Now, I probably would have been more measured and polite about it, but I don’t have a big problem with what Cynthia says here. I, for one, am quite tired of Ms. Prejean’s continued fame. I don’t want to continue to write about her, listen to her, or pretty much care about her in any way. I have no real problem with beauty pageants and the people who participate in them, but I see pageants the same way that I see football or soccer (and, I’m sure, the same way some people see my blog): silly and incredibly dull. I don’t agree with Ms. Prejean’s opinion on gay marriage. Additionally, I find Ms. Prejean herself to be tedious and not particularly intelligent. I’m not trying to say that she’s dumb; I don’t think that, either. It’s just that there is a certain kind of intelligence that one really has to have to comment well on these matters, and I don’t think that she has shown this. Her failure to 1) properly prepare for King’s questions and 2) react to them gracefully show this lack of intelligence. Basically, I don’t want to defend her anymore; I don’t want to talk about her anymore.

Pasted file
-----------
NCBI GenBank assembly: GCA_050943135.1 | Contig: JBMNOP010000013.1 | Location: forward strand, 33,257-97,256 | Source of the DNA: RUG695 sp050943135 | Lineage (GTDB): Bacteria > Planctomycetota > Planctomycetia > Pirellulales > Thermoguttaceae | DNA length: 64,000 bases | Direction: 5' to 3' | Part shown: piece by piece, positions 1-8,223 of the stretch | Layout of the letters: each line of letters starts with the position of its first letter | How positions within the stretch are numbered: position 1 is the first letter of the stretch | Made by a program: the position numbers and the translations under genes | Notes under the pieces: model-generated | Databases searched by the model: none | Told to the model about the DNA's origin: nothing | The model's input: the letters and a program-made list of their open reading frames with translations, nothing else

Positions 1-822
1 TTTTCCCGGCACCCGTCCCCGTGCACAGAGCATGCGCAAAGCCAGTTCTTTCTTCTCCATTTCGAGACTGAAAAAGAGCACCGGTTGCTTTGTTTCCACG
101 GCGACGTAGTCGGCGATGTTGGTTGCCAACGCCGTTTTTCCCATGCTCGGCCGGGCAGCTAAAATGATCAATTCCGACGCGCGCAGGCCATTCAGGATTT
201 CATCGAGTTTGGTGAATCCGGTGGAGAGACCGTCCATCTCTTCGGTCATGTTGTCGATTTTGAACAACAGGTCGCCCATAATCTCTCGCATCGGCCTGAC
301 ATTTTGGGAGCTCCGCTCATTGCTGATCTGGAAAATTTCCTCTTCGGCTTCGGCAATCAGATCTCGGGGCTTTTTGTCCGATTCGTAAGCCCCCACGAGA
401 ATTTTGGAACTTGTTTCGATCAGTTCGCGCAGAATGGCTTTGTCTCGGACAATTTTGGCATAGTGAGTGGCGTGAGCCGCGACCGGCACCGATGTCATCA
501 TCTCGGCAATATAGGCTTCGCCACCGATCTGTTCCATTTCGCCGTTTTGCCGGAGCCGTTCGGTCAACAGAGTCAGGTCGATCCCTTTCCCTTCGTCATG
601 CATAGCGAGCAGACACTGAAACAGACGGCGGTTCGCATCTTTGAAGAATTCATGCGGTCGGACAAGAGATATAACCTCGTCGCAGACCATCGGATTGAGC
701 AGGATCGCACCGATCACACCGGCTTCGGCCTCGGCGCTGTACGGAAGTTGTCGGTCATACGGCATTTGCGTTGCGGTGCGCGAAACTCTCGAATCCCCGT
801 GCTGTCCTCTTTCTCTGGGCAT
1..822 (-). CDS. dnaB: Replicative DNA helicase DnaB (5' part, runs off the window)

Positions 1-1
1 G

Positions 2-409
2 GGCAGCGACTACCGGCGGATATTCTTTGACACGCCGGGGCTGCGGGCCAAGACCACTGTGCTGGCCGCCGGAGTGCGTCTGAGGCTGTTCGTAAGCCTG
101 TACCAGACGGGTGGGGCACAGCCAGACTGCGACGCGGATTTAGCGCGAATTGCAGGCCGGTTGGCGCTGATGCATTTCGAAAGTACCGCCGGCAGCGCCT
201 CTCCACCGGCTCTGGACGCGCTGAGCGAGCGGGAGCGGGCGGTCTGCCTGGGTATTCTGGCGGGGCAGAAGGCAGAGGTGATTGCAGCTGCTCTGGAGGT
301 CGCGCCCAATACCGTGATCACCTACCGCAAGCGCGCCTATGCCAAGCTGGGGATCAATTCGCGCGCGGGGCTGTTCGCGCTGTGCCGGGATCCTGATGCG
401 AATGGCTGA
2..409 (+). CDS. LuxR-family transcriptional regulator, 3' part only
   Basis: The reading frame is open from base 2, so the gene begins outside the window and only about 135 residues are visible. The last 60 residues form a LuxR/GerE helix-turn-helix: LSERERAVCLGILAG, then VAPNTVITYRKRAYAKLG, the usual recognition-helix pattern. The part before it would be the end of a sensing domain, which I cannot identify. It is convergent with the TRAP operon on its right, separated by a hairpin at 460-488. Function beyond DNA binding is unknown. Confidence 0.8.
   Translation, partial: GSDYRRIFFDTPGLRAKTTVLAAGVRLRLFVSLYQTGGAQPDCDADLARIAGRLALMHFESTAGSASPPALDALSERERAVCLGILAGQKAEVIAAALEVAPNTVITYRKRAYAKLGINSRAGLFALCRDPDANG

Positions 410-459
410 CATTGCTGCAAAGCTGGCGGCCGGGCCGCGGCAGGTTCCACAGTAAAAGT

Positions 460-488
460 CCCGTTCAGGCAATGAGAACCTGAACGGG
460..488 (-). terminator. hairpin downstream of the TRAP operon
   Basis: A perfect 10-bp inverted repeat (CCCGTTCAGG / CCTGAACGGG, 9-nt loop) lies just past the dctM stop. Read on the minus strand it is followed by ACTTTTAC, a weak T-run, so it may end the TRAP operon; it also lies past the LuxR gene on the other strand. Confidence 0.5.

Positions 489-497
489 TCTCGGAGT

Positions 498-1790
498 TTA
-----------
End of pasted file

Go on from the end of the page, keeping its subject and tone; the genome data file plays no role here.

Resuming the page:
I keep doing it, however, only because I feel that the way that she has been treated by the left is evidence of a problem with society as a whole in the way it treats women who dare to step out of their liberal-approved ideological box.
Here’s where I think Cynthia steps out of line:
I have to admit that I think Perez Hilton correctly summed up Prejean’s character when he called her “a bitch” and a “cunt” right after the Miss USA pageant last spring.
I’m sorry, this goes too far. When Perez Hilton said these things, Ms. Prejean merely answered a question, and she answered it in a perfectly respectful manner. However, even if she had been less respectful, calling a woman a “cunt” or other sexual attacks merely for disagreeing with you is absolutely disgusting. I don’t care that his shtick is to be bratty and rude; this sort of thing hurts all women who wish to express a political viewpoint. It says “don’t challenge us or we will hit you where you live.” It is the exact same thing that was done to Sarah Palin, including, often, the use of that very word, and it is disgusting and wrong. Disagree, poke fun, even call names, but avoid the sexual attacks. They’re beneath you, all of you.